Alex Haley's Queen: the story of an American family
Once in every generation, there is a landmark book that adds a new richness to all our lives. For millions of people of all colors, that book was Alex Haley's Roots. Roots was an instant success, winning a Pulitzer Prize and spawning the most-watched miniseries in television history. Alex Haley's legacy has had as great an impact on American families as any story in the twentieth century. Now, from the author of Roots, comes Alex Haley's Queen - the saga of his father's family. Lovers of sweeping generational epics will find much to rejoice in here. Once again, this is a personal saga, but one played out against the broad canvas of American history. The story begins in Ireland, where Haley's white great-great-grandfather, James Jackson, Sr., is born. From there we travel with Jackson to Nashville, where he meets Andrew Jackson, the future president of the United States. The two men become business partners, and James Jackson makes his fortune. He establishes his grand plantation, The Forks of Cypress, in Alabama, while Andrew ascends to the White House, and the rumblings that will explode into the Civil War gather force. James's son Jass Jackson inherits the plantation just as the genteel, well-ordered antebellum world begins to crumble. His adolescent attraction to the beautiful and strongwilled slave named Easter blossoms into a powerful and lasting love, and from their passionate union comes Queen - the heroine of the tale, Alex Haley's grandmother. This is history at its most compelling - from the Irish sod to the settlement of the South; from the Trail of Tears to the battlefield at Manassas; from the agonies of slavery to the tribulations of freedom - all rendered with the eye fortelling detail and the sense of historical significance that readers have come to expect of Haley. In this, his final book, Alex Haley has created a truly multicultural family saga, the capstone to one of the great, classic American stories. The television miniseries of Alex Haley's Queen electrified and engrossed a nation. But that was only part of the picture; here now is the whole story, fleshed out in all its vivid detail and human drama - the journey of an American family as only Alex Haley could tell it.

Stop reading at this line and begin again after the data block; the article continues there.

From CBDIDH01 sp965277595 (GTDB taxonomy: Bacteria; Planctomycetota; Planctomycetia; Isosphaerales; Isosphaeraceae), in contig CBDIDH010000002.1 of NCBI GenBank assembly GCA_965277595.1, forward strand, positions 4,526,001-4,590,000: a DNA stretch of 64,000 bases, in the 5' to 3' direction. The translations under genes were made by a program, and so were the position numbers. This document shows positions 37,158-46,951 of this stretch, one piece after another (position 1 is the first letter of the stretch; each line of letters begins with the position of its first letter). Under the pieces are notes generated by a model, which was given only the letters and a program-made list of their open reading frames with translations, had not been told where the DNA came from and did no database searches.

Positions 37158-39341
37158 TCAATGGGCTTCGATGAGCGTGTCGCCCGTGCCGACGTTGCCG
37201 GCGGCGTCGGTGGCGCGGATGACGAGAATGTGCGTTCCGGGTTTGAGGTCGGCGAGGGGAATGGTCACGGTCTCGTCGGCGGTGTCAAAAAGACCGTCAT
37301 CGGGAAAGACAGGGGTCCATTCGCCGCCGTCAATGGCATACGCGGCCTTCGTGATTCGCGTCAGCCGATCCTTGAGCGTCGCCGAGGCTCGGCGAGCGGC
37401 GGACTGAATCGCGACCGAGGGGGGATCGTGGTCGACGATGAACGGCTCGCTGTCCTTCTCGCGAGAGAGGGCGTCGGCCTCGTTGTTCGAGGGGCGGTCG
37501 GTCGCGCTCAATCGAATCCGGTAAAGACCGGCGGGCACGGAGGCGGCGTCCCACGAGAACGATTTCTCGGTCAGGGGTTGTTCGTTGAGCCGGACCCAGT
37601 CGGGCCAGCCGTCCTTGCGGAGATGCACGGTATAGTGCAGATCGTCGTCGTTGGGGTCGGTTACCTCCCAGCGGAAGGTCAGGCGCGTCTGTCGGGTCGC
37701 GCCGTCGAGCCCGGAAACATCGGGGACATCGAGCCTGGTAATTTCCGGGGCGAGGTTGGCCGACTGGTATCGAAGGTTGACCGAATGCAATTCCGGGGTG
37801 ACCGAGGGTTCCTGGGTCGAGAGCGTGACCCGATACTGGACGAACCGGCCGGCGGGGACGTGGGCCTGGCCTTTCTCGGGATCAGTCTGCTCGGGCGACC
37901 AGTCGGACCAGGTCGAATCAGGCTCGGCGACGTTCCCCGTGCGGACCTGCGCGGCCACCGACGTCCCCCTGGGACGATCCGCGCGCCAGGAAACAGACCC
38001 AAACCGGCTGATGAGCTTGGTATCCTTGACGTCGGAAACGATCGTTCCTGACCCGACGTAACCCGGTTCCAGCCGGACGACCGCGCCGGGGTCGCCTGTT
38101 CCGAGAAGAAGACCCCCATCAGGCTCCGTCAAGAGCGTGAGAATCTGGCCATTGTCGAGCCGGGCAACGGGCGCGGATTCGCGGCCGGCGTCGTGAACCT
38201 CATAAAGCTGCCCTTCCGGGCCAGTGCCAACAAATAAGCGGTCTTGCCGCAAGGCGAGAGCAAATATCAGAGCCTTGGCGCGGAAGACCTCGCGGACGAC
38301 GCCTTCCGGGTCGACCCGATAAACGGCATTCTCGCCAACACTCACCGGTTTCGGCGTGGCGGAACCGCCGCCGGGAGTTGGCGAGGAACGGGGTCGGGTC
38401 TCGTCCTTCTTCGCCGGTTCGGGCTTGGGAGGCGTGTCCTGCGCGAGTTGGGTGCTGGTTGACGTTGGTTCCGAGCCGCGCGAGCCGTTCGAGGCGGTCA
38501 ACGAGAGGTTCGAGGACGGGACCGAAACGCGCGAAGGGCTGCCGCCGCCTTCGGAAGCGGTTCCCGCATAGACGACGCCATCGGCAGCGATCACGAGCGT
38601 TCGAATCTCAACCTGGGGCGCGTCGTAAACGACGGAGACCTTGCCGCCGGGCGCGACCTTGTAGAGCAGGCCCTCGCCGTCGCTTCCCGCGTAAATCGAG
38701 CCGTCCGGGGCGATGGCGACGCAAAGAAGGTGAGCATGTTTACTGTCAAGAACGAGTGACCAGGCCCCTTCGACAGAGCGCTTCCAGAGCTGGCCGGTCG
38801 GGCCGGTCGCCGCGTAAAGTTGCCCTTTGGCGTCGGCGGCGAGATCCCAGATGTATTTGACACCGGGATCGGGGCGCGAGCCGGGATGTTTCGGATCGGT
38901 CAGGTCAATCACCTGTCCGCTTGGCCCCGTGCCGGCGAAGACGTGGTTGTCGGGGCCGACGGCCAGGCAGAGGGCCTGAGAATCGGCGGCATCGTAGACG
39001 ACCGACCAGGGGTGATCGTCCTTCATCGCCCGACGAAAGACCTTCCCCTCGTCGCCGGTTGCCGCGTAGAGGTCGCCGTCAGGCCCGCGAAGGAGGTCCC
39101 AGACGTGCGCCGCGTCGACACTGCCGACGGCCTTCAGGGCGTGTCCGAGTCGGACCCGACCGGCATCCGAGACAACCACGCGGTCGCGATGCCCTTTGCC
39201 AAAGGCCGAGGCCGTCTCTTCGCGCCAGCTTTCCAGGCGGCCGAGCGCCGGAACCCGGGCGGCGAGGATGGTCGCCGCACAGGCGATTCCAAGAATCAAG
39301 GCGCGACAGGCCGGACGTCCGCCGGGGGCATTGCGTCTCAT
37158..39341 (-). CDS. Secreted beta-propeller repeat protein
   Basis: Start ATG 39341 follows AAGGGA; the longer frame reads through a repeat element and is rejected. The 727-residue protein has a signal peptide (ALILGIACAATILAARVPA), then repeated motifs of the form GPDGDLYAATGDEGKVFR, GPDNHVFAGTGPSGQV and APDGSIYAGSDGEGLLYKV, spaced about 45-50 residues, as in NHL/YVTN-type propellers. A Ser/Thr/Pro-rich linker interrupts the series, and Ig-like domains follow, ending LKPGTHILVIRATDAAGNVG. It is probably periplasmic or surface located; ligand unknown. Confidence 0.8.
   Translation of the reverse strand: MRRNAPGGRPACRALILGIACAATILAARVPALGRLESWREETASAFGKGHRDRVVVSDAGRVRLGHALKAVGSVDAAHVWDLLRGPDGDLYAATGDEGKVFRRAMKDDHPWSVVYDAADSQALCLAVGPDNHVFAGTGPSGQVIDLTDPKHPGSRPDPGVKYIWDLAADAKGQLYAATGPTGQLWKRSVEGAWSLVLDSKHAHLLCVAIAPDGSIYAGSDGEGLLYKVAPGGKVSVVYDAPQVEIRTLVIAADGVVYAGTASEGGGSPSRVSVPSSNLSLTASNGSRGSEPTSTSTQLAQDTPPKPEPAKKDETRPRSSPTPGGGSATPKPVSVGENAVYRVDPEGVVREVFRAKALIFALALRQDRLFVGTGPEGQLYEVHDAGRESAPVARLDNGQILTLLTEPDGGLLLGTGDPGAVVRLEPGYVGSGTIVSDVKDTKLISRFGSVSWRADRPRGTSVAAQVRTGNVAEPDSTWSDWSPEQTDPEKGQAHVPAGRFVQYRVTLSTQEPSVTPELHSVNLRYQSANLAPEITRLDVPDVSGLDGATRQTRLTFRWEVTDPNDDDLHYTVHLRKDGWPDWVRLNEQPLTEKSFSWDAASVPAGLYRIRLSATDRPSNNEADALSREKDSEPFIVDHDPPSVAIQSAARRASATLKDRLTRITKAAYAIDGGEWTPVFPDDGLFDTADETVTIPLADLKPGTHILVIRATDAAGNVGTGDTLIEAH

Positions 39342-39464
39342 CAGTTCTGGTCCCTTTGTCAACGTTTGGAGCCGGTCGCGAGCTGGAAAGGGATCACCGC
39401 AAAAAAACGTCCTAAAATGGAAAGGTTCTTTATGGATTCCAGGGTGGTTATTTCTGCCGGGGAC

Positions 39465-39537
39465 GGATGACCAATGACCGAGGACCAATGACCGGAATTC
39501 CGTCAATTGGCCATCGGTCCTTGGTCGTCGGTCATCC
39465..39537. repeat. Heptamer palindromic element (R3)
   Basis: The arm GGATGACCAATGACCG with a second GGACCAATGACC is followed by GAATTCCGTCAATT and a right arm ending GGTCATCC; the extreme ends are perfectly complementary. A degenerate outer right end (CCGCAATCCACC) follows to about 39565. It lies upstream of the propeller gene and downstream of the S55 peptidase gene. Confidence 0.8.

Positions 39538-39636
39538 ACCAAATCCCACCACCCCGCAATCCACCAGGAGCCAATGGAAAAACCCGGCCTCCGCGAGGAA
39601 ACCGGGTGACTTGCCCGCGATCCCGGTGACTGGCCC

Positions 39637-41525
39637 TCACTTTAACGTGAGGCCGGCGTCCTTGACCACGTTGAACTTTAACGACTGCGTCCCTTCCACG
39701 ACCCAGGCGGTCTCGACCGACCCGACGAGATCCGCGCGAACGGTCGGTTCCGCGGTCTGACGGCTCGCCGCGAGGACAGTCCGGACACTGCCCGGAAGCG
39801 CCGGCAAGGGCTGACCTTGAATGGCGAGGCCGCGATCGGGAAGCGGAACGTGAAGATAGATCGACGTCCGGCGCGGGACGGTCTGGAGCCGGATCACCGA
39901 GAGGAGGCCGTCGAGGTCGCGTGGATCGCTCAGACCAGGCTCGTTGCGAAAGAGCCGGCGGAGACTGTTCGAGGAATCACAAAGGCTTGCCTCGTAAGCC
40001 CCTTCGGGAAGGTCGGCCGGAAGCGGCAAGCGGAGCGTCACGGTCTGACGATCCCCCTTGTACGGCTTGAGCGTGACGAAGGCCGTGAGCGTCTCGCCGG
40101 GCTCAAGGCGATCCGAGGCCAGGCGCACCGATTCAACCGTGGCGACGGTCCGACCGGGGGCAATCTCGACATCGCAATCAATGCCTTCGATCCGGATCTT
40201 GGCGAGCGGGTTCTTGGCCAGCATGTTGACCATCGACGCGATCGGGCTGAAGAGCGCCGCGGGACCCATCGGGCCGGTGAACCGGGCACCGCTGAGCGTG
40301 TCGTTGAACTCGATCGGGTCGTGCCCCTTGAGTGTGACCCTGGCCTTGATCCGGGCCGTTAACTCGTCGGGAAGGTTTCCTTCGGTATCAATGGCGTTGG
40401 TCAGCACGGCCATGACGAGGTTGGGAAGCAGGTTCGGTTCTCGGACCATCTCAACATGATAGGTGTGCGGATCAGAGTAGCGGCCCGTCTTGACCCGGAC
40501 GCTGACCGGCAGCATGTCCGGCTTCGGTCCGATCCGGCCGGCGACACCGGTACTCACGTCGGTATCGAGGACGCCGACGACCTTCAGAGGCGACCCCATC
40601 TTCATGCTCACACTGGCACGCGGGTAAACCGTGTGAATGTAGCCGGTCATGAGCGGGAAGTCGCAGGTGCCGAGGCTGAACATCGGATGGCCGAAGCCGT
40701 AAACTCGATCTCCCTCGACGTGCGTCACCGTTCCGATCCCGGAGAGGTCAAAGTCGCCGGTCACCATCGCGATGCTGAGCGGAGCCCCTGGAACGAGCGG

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LibraryThing ReviewUser Review - Goldfever - LibraryThing
I randomly picked this up off my mum's shelf because it was a thick book. Loved it. I hadn't actually read Roots before so I can't compare, but this is my favourite book that I've read (perhaps 5 times) Read full review
LibraryThing ReviewUser Review - EbonyAngel - LibraryThing
Good but, not as good as Roots. Read full review